Timeline: 4th - 10th Due: 10th February 11pm
Cyber Security has always been interest of mine since meeting the Cyber Security Society at UTS. Unfortunately enrolled as a Software Engineering and Japanese student I am limited to enrolling in varying array of elective subjects including Cyber Security related subject. Fortunately, at the end last year, UTS offered a 4-week Summer Studio subject and one of the studios was about Cyber Security.
These screenshots are from the UTS Summer Studio Website.
This was exiting to apply for since this subject can be credited for 6 credit points and be listed on my academic transcript for my employees to see. Fast forward few months later, my application was a success and the first sprint of four is completed.
Our tutor Larry has been a great vacillator of the studio so far by providing enough information on the subjects and extra materials. He has been very transparent with the students from the very start to make his summer studio become open to all person from different backgrounds, skills and personality. From my interpretation, he wants this studio to be ours and wants us to very safe that we can ask questions or ask for help without judgement or intimidation.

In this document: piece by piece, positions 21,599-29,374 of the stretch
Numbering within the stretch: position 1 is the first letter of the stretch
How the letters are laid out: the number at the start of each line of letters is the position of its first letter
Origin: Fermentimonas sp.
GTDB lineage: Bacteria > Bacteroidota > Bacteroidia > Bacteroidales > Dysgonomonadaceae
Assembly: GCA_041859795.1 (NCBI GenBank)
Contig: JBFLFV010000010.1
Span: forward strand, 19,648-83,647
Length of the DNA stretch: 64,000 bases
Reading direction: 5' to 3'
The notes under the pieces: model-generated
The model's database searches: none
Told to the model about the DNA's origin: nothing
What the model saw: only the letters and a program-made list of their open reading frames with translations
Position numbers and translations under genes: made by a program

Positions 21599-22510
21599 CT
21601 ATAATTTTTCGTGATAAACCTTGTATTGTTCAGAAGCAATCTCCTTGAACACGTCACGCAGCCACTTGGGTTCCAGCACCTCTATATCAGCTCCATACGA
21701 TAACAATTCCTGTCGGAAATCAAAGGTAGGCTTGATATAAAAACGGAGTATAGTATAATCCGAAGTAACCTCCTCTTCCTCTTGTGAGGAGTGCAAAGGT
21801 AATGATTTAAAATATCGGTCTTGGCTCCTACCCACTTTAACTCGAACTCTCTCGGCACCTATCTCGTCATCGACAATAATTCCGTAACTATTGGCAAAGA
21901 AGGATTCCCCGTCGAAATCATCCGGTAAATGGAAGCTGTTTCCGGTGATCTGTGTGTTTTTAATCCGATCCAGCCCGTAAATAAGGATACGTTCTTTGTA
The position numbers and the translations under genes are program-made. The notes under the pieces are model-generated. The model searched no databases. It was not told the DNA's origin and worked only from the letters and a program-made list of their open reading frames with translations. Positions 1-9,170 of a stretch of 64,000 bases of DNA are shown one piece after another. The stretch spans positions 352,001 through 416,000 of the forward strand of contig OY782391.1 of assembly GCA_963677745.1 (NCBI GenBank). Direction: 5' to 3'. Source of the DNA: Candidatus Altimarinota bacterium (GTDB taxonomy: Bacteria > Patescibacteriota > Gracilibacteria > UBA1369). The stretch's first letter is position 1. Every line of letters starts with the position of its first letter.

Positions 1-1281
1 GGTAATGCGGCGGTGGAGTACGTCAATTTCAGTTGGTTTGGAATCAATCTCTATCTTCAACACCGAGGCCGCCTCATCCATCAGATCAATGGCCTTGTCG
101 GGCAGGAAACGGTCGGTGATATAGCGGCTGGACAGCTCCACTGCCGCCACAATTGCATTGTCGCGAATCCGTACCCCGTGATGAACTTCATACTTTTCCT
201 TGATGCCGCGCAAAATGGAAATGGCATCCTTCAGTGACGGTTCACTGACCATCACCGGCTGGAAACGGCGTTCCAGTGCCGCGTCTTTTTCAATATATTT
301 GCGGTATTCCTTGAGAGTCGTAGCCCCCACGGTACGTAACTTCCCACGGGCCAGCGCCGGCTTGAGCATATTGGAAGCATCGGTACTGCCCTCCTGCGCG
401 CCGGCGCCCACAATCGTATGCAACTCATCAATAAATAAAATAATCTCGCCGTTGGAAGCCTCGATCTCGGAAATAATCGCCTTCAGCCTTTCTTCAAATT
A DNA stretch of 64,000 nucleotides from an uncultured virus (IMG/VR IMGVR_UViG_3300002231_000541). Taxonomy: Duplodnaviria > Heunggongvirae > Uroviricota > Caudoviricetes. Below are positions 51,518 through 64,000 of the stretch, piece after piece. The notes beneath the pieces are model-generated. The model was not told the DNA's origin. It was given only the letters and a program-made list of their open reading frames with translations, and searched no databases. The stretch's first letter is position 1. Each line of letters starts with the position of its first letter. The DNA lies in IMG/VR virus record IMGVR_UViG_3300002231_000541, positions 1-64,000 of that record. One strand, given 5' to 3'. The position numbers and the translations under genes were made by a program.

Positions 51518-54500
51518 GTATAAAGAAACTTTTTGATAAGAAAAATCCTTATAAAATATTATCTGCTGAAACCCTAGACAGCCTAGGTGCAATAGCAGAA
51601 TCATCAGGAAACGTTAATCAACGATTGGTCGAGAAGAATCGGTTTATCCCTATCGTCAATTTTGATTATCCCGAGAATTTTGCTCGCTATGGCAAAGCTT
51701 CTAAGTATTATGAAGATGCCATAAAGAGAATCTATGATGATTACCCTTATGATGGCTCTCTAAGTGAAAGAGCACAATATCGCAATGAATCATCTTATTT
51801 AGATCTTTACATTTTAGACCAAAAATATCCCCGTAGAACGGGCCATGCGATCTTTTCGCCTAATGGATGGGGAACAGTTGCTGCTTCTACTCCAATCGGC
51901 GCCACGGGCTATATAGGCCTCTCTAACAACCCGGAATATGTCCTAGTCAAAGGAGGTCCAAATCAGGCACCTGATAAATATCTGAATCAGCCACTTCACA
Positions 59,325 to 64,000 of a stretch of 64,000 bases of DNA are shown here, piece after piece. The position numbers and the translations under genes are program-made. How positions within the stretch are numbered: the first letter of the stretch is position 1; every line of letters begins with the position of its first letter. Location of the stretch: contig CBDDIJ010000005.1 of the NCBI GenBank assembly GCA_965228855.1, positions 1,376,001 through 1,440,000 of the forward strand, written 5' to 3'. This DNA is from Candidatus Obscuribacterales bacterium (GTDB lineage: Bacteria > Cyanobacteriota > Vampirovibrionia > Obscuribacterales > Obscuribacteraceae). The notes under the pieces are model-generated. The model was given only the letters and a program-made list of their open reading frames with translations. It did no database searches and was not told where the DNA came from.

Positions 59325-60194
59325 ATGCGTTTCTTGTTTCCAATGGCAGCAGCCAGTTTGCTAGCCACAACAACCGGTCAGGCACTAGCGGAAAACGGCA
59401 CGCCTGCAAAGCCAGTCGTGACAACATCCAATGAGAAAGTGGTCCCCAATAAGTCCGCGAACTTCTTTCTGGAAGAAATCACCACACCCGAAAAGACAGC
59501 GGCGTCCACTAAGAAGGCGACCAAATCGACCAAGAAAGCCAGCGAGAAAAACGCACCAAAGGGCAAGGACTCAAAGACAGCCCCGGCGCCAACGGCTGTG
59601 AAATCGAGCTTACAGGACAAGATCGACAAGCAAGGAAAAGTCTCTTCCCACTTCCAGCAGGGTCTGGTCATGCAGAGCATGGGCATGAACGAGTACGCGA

The first time enrolling into a Midas Summer Studio my expectation of this type of initiative from UTS has been productive and positive. It fantastic to see that UTS do offer these types of different studios to cater towards a large sum of people who do want to take initiative in their studies and want to make the most of it. The Cyber Security studio does a fantastic job of keeping the students including myself engaged with the presentation and conversation between the tutors. Keeping this high level of interaction makes be believe I can achieve goals I can set out for myself and become a better student by the end on this studio.